Let's Talk - discussing the impact of Covid on African and Caribbean people in Manchester in 2021
A series of 11 shows discussing the impact of Covid on African and Caribbean people in Manchester in 2021.

See the words people said and hear them speak about the impact of Covid on their lives. This series of shows covered the tragic losses that people experienced, but it also offers hope as people discovered new talents and found comfort in a more simple way of life. We thank them so much for sharing their stories with us. Grab a cuppa and listen to them now.

Let's Talk - Hear What People Told Us

About Business

About Covid Restrictions

About Death and Bereavement

About Employment

About Food and Nutrition

About Mental Health

About the Positives

About Racism

About Religion and Culture

Thoughts on Covid and Life

About Vaccines

Let's Talk

Let's Talk ran from September 2021 until January 2022. The project was funded by Manchester City Council with 11 weeks of discussion shows talking about how Covid impacted on the lives of African and Caribbean people living in Manchester.

Three of our DJs took part in the project and we had a list of subjects to discussion with people who agreed to talk to us. We had no real expectations about who would talk to us or what they would say  but in the end we spoke to some very interesting people who were kind enough to share their history, their opinions and feelings with us and to give us a deep insight into how Covid affected them and their families.

One of the topics that kept cropping up was how Covid affected death, bereavement and funeral customs. As one person said, you can rebook a wedding or a holiday but you can't redo a funeral. You only get one chance to celebrate the life of a loved one. We interviewed 22 people and all of them had experienced loss, whether from Covid or something else and most of them felt an extra sense of loss because they were unable to practice the normal funeral customs.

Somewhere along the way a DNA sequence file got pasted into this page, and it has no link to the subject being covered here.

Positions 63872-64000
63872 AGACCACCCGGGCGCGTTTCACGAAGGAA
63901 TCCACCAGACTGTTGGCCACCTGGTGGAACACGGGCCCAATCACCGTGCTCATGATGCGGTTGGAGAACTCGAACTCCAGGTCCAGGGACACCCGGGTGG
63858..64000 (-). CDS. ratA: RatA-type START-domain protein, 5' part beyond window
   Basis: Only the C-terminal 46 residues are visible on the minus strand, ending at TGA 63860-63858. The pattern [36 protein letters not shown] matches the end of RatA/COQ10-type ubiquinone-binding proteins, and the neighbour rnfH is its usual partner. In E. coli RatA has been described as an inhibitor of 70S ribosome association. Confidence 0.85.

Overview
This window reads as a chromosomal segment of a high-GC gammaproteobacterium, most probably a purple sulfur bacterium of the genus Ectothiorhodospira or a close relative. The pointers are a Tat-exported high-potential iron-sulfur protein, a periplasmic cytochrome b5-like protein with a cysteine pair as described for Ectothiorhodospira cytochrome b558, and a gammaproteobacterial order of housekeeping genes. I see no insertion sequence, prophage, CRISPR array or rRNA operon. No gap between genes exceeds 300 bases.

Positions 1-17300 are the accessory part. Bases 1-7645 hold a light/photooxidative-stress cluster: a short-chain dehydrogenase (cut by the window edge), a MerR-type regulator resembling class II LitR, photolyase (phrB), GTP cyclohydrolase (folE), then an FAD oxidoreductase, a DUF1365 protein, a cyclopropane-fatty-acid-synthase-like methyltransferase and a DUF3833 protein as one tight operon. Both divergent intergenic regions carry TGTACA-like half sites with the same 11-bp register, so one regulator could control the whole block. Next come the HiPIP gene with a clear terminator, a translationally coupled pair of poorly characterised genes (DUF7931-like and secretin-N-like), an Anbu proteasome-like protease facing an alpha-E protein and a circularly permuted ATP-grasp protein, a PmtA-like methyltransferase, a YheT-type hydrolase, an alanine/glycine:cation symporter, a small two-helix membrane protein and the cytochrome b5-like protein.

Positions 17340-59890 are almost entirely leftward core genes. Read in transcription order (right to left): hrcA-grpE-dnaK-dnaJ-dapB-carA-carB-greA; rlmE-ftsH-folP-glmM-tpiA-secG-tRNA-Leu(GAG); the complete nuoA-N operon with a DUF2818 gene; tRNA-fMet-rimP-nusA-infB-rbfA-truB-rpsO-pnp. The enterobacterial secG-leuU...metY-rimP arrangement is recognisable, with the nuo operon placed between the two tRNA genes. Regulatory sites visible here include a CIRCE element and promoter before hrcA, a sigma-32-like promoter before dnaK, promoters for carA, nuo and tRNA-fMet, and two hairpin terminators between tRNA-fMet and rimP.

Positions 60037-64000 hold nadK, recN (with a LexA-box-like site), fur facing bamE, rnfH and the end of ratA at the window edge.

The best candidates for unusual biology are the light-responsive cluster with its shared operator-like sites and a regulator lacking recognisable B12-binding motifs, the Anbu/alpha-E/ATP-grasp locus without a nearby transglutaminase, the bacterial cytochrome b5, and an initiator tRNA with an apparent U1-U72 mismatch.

Four times as many Black people died during the pandemic when compared to the White population and people talked about the contribution of institutional racism, inequality and discrimination to that outcome. People felt that these issues had led to more Black people working on the frontline where the viral load was higher and working conditions were poorer than for other groups of people who were more likely to be promoted away from the frontline. Many felt that the pandemic had highlighted these inequalities and made them harder to ignore.

Some people had lost businesses and jobs, others had started businesses. Some people found lockdowns hard and isolating while others made new friends and formed new attitudes and healthier habits. There was a lot of positivity with people saying that it was up to them to live their best life. People had varying attitudes towards vaccination with the overwhelming opinion being that it was up to the individual to decide.

As we come out of the pandemic, with restrictions lifted and life as we knew it slowly coming back, this project serves as a snapshot of life during the pandemic. Much of what people said will be relatable across ethnicities - the importance of family, the experience of a loss of control, the trauma of not being with loved ones as they passed. Other conversations were specific to African and Caribbean people and the communities they live in.

Most of all we want to say a GREAT BIG THANK YOU to everyone who was brave enough to come on air and share their experiences. We have sent their conversations to Manchester City Council so they can add the voices of the 22 people who took part to debates and discussions about the effects of the pandemic.

We WILL follow up to make sure your voices are heard!

Help us deliver more projects like Let's Talk by sponsoring a show, fundraising for us, advertising with us or volunteering with us.